In attempts to centralize political control, the Ming Dynasty enacted trade bans with the consensus being that "unrestricted trade would lead to chaos". With maritime trade outlawed, China's navy was reduced and, as a result, they were unable to combat increased smuggling which led to wokou control over the southeastern coast. Although wokou means "Japanese pirates", major wokou groups in the 16th century were led by Chinese traders whose livelihoods were halted by the Ming trade bans. Because of the extent of corruption in the Ming court, many Chinese officials actually had relations with the pirates and benefited from the piracy, making it difficult for central authorities to control.
Two well known Chinese military figures involved in the combating of Wokou were Qi Jiguang and Yu Dayou. Yu Dayou was a general of the Ming dynasty who was assigned to defend the coast against the Japanese pirates. In 1553, a young man named Qi Jiguang became Assistant Regional Military Commissioner of the Ming dynasty and was assigned to "punish the bandits and guard the people" which meant taking on the Japanese pirates attacking the Ming east coast. At that time, he was only twenty-six years old. On the eve of the next year he was promoted to full Commissioner in Zhejiang because of his successes.
The wokou even made it into the Philippines before their extermination in the 1600s. Aparri in the Philippines, which is located in Northern Luzon, was established as pirate city-state under the patronage of the Wokou. The area around Aparri was the site of the 1582 Cagayan battles between Japanese pirates and Spanish soldiers.. The wokou were not only limited to Aparri. The pirate-warlord Limahong attempted and failed to invade Manila and afterwards set up a temporary pirate state in Caboloan (Pangasinan) before he was expelled by the Spanish.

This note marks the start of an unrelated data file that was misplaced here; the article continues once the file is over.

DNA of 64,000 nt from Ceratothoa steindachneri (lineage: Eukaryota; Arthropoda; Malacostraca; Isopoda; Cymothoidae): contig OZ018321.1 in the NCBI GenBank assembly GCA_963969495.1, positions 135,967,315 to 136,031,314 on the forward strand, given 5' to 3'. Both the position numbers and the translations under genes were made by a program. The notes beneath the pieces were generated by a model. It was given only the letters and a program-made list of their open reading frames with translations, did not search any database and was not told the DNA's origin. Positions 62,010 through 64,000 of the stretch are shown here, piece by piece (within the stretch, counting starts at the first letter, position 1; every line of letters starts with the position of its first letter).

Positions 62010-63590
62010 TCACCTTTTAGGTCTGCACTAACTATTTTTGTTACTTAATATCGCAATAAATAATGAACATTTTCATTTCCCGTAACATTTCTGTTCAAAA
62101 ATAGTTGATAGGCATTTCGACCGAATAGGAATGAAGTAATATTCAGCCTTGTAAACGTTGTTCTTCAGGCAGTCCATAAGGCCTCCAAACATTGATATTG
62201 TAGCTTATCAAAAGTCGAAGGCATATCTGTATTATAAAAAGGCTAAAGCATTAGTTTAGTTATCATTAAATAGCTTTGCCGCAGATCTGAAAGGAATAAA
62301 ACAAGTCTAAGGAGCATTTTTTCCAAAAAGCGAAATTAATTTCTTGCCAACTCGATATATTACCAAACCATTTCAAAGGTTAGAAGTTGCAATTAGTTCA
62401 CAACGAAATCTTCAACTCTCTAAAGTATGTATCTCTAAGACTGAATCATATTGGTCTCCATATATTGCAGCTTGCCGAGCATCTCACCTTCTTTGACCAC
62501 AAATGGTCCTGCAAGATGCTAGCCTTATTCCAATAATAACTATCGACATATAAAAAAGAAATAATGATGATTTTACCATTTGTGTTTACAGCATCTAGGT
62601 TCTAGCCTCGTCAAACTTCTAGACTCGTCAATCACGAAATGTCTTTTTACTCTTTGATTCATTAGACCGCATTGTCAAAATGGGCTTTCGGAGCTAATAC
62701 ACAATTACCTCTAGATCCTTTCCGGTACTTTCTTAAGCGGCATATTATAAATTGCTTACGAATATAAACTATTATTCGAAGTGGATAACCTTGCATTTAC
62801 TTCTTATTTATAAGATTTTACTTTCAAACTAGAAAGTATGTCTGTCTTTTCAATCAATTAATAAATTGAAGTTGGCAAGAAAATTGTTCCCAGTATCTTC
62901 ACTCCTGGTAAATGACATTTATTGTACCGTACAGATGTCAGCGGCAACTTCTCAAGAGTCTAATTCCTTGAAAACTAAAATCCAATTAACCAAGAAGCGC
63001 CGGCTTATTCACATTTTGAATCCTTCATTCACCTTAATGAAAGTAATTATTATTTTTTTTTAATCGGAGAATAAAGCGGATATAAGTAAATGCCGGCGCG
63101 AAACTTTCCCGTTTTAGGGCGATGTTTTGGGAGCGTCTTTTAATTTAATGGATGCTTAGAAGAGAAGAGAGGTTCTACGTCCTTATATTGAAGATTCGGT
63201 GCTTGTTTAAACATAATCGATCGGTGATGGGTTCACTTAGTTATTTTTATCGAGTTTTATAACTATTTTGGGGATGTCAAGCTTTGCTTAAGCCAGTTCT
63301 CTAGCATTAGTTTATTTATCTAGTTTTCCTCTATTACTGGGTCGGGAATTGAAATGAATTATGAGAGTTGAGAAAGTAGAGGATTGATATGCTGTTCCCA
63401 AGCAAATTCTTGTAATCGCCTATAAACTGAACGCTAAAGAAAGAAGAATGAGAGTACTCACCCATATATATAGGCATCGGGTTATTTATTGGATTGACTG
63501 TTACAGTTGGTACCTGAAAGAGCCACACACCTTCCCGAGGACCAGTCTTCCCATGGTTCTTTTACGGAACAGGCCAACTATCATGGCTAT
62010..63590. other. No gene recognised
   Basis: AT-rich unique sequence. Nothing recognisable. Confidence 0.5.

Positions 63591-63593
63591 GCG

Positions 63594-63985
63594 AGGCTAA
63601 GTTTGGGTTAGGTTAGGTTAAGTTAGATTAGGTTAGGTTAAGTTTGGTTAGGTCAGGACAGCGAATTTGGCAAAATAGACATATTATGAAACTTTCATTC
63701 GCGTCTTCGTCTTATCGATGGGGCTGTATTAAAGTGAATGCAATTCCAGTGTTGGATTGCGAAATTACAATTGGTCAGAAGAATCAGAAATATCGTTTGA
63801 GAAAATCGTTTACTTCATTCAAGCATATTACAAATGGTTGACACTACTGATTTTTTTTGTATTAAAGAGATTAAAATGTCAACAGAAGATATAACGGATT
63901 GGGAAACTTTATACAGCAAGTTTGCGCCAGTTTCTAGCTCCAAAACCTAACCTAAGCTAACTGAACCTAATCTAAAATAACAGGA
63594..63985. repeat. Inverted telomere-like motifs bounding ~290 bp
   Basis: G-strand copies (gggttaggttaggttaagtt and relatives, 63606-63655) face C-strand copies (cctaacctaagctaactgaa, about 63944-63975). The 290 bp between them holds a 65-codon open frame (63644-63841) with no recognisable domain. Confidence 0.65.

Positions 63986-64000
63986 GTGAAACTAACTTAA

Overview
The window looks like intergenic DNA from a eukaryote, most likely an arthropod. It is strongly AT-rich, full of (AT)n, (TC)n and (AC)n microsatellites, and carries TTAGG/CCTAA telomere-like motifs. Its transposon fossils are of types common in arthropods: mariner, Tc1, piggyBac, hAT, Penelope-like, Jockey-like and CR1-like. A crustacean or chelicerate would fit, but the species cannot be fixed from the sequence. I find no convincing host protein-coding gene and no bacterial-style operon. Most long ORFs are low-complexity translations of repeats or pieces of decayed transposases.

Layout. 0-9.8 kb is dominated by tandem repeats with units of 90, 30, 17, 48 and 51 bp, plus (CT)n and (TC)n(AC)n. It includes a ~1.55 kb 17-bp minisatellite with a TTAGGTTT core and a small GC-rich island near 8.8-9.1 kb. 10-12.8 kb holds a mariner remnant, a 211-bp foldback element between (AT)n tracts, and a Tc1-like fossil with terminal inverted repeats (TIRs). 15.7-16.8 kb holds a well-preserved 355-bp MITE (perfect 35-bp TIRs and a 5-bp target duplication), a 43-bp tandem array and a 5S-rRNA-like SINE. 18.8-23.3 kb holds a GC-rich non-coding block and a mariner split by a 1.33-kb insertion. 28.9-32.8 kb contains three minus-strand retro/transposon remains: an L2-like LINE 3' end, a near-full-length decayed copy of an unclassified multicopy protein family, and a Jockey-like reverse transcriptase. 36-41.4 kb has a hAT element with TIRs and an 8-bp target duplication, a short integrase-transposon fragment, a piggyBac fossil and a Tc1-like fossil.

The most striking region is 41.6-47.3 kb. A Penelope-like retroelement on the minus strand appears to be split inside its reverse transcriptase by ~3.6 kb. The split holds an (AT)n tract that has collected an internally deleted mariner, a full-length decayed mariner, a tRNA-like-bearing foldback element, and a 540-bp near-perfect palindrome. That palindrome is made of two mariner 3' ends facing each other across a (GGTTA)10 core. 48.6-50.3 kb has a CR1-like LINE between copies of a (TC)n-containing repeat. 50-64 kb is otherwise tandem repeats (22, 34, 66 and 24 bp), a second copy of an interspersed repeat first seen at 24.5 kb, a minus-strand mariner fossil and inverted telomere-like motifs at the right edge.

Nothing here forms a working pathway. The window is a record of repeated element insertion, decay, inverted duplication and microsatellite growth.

Controversy over identity
The identity of the wokou is subject to some debate, with various theories about the ethnic makeup and national origin of the pirates.
Professor Takeo Tanaka of University of Tokyo proposed in 1966 that the early wokou were Koreans living on these outlying islands. In the Annals of the Joseon Dynasty, the compiled section for King Sejong relates that a vassal named Yi Sun-mong (Korean: 이순몽; Hanja: 李順蒙, 1386–1449) told his monarch "I hear that in the late Goryeo kingdom period, Wokou roaming (our country) and the peasants could not withstand them. However only 1 or 2 (out of 10) were caused by (real) Japanese. Some of our peasants imitatively wore Japanese clothing, formed a group and caused trouble... in order to stop all evils, there is nothing more urgent than the Hopae (personal identification system)". However, Yi did not live during the Goryeo dynasty, and was likely relating rumor or legend as opposed to solid documented evidence. Moreover, the thrust of Yi's speech concentrates on how national security was deteriorating and how it required special attention; it is possible he made use of unreliable information to support his point. Yi's assertion is therefore not highly valued as a source for wokou by other researchers. The chronicle Goryeosa records 529 wokou raids during the 1223–1392 period, but mentions the "fake Japanese" only 3 times.
The current prevailing theory is that of Shōsuke Murai, who demonstrated in 1988 that the early wokou came from multiple ethnic groups rather than one singular nation. Murai wrote that the wokou were "marginal men" living in politically unstable areas without national allegiances, akin to the Zomia thesis. Supporters of this theory point out that one of the early wokou leaders, Ajibaldo, was variously claimed by period sources to be Mongolian, Japanese, Korean, and an "islander"; his name is apparently Korean and Mongolian in origin.